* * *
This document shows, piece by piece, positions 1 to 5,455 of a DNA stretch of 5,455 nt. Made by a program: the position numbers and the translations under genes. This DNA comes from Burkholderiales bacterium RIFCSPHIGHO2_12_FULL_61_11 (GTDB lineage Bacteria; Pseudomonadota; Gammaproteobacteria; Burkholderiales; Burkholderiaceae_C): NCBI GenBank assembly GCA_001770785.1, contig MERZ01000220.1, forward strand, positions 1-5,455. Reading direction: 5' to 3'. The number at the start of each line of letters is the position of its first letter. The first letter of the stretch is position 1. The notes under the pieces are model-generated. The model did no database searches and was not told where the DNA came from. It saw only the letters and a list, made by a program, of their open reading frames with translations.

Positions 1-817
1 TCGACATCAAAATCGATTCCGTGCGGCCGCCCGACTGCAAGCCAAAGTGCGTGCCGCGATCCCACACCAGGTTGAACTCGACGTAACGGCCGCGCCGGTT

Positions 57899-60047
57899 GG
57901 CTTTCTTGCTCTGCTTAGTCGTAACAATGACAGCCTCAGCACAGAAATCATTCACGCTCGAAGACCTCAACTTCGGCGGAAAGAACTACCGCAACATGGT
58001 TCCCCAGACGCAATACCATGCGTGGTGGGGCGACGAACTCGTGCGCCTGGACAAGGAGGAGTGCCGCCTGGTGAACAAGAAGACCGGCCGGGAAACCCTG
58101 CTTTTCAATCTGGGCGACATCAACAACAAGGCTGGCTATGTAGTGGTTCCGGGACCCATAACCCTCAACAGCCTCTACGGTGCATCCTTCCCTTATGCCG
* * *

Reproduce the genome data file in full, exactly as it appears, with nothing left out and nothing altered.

This document shows, piece by piece, positions 1 to 5,455 of a DNA stretch of 5,455 nt. Made by a program: the position numbers and the translations under genes. This DNA comes from Burkholderiales bacterium RIFCSPHIGHO2_12_FULL_61_11 (GTDB lineage Bacteria; Pseudomonadota; Gammaproteobacteria; Burkholderiales; Burkholderiaceae_C): NCBI GenBank assembly GCA_001770785.1, contig MERZ01000220.1, forward strand, positions 1-5,455. Reading direction: 5' to 3'. The number at the start of each line of letters is the position of its first letter. The first letter of the stretch is position 1. The notes under the pieces are model-generated. The model did no database searches and was not told where the DNA came from. It saw only the letters and a list, made by a program, of their open reading frames with translations.

Positions 1-817
1 TCGACATCAAAATCGATTCCGTGCGGCCGCCCGACTGCAAGCCAAAGTGCGTGCCGCGATCCCACACCAGGTTGAACTCGACGTAACGGCCGCGCCGGTT

Positions 57899-60047
57899 GG
57901 CTTTCTTGCTCTGCTTAGTCGTAACAATGACAGCCTCAGCACAGAAATCATTCACGCTCGAAGACCTCAACTTCGGCGGAAAGAACTACCGCAACATGGT
58001 TCCCCAGACGCAATACCATGCGTGGTGGGGCGACGAACTCGTGCGCCTGGACAAGGAGGAGTGCCGCCTGGTGAACAAGAAGACCGGCCGGGAAACCCTG
58101 CTTTTCAATCTGGGCGACATCAACAACAAGGCTGGCTATGTAGTGGTTCCGGGACCCATAACCCTCAACAGCCTCTACGGTGCATCCTTCCCTTATGCCG